Quantum supremacy might be here, upending conventional encryption

Last week Google posted and quickly took down a report announcing a stunning quantum computing milestone. Regardless of whether the report was premature, conventional encryption’s days are numbered.

The Google universal quantum computer.
Google / Eric Lukero

Congratulations! You’re lucky to be alive during what could be the most important advance in the history of computing: the advent of quantum supremacy. Make no mistake, this event is at least as significant as the creation of the internet – and what it means is both thrilling and threatening, particularly as it relates to security.

What is quantum supremacy?

A few days ago, Fortune reported that Google, a heavy hitter in the race to make usable quantum computers, temporarily posted a research paper on a NASA website that claimed quantum supremacy. This milestone is the moment when a quantum computer finally does something that a traditional, binary, classical computer cannot – either a demonstration of unprecedented computational speed or solving a math problem that a conventional computer simply cannot solve. Google’s report seems to indicate it was a bit of both: Google’s quantum computer was able to accomplish in three minutes what the world’s fastest computer would take 10,000 years to do.

Google Bristlecone superconducting quantum processor / quantum chip. Google / Eric Lukero

Within hours Google retracted the report. Yes, that could mean that Google has not yet achieved quantum supremacy. But if Google hadn’t, would it have included such detail, followed by radio silence on the subject? Google, IBM and Chinese researchers have all publicly declared that quantum supremacy would arrive as early as this year. My guess is that this was an accidental release ahead of some previously discussed PR strategy.

I just finished writing a book on quantum computing and encryption called Cryptography Apocalypse, so I understand the caginess. Since 1959, when Richard Feynman talked about using the properties of quantum mechanics to foster a new computing paradigm, the world has waited for the day when quantum supremacy would occur. Now it likely has. Among other amazing things, the power of quantum computing brings the day closer when the conventional encryption we all rely on can no longer protect us.

The cryptographic break

Quantum computing’s raw computing performance for many problems isn’t that extraordinary. There are even many cases in which quantum computers are slower than traditional computers. But we do know of two particular types of problems where quantum computers excel.

One type is called unstructured searches. Due to a quantum algorithm known as Grover’s algorithm, quantum computers deliver a quadratic speedup on unstructured searches. Most relevantly, it halves the protection of symmetric keys and hashes, weakening the protective security of AES-256 to AES-128, SHA2-256 to SHA2-128, and so on. Anyone wishing to be protected against a quantum computing assault should double the key sizes of their symmetric ciphers and hashes.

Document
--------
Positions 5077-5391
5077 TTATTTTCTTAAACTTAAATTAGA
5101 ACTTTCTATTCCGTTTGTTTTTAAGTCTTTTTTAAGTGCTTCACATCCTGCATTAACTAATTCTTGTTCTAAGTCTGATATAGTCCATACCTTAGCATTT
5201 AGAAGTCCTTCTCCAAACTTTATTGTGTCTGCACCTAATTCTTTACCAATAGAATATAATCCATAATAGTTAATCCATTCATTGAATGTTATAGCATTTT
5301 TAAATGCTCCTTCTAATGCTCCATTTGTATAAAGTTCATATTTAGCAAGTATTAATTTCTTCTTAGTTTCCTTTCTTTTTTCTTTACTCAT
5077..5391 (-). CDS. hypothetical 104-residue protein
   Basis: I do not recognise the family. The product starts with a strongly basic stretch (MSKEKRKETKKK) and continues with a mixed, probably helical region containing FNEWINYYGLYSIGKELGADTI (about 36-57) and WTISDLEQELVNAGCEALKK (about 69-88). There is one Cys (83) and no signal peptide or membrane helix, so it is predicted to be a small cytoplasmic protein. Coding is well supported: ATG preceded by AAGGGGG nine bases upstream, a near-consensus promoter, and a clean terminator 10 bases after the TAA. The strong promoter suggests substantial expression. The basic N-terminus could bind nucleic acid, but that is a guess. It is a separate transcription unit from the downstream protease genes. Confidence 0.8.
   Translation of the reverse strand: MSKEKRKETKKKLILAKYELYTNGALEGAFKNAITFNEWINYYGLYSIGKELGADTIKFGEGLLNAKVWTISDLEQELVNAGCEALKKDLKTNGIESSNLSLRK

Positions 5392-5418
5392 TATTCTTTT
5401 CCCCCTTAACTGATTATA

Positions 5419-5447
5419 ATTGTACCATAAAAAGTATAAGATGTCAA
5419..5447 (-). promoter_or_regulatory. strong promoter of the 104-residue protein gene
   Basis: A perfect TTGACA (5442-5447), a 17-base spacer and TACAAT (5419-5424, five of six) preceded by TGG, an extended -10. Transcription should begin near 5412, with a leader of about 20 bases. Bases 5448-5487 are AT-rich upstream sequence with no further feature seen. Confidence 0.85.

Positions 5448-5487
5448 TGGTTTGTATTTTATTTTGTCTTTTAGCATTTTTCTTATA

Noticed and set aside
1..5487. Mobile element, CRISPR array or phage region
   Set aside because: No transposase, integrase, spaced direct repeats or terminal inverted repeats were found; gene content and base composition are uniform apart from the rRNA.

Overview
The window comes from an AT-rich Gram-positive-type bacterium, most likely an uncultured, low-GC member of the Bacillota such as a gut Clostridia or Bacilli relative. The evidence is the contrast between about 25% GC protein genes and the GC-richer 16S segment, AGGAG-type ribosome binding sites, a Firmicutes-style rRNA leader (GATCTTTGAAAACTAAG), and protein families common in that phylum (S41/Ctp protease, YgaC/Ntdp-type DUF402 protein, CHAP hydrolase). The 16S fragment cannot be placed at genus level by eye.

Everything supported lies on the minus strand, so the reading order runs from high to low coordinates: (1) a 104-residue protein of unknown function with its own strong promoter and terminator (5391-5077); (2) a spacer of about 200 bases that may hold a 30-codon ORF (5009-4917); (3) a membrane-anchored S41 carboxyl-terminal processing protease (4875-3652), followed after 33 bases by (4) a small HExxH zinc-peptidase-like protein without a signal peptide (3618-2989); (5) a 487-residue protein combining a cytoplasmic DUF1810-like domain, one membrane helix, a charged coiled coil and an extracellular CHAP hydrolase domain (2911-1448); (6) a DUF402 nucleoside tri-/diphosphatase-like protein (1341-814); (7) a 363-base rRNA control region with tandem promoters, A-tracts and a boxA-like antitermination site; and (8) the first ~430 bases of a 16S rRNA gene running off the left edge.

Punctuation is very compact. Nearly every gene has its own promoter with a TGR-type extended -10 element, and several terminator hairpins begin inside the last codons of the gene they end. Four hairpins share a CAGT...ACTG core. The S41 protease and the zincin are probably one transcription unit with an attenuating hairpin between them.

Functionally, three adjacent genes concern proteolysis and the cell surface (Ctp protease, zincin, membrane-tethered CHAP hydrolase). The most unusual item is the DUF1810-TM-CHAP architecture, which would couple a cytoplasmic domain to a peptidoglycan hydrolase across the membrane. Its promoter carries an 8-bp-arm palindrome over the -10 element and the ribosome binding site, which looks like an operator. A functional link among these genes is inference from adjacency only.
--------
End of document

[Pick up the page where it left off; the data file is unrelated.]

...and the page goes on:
The Google universal quantum computer. Google / Eric Lukero

The other problem where quantum computers enjoy a huge advantage is in solving equations that use very large prime numbers in mathematical formulas -- which is what most of our modern-day, public key, asymmetric algorithms are based on. In 1994, quantum physicist Peter Shor showed that these types of problems could be solved in seconds to minutes on a quantum computer. We just need enough qubits (quantum bits) to help out and today’s asymmetric ciphers and digital signature schemes will fall.

The first working quantum computer arrived in 1998, when a quantum computer with only 2 qubits was built. But even with 2 qubits, the quantum computing team proved that using Shor’s algorithm would work on any size prime number equation with the right number of stable qubits. Since then, all the quantum computer manufacturers (over 100 separate groups are working on quantum computers) have been trying to add qubits and stability (error correction) to their computers.

Are we really at quantum supremacy?

For many years, quantum researchers would publicly announce each incremental advance in qubit size (or stability) whenever it occurred. Then, last year, they stopped giving updates – while at the same time announcing that they were closed to quantum supremacy.

Suppose Google has done what no other company has done – significantly increased the stability of qubits. That means other companies will figure out how to do the same, if they haven’t already.

The Google universal quantum computer. Google / Eric Lukero

There is no way to get to quantum supremacy and not be significantly further down the road to creating more powerful quantum computers and then moving onto cracking much of the encryption running the world.

This means that HTTPS, TLS, WiFi, digital certificates, smartcards, FIDO authentication tokens, crypto-currencies and more are either soon to be broken or already broken. You can assume that the world’s governments have been sniffing and storing adversaries’ currently “protected” network traffic, waiting for the day when they could read the other’s secrets. Google’s quantum supremacy announcement could be a hoax or premature, but I don’t think so. Either way, companies need to start thinking seriously about their post-quantum migration plans.

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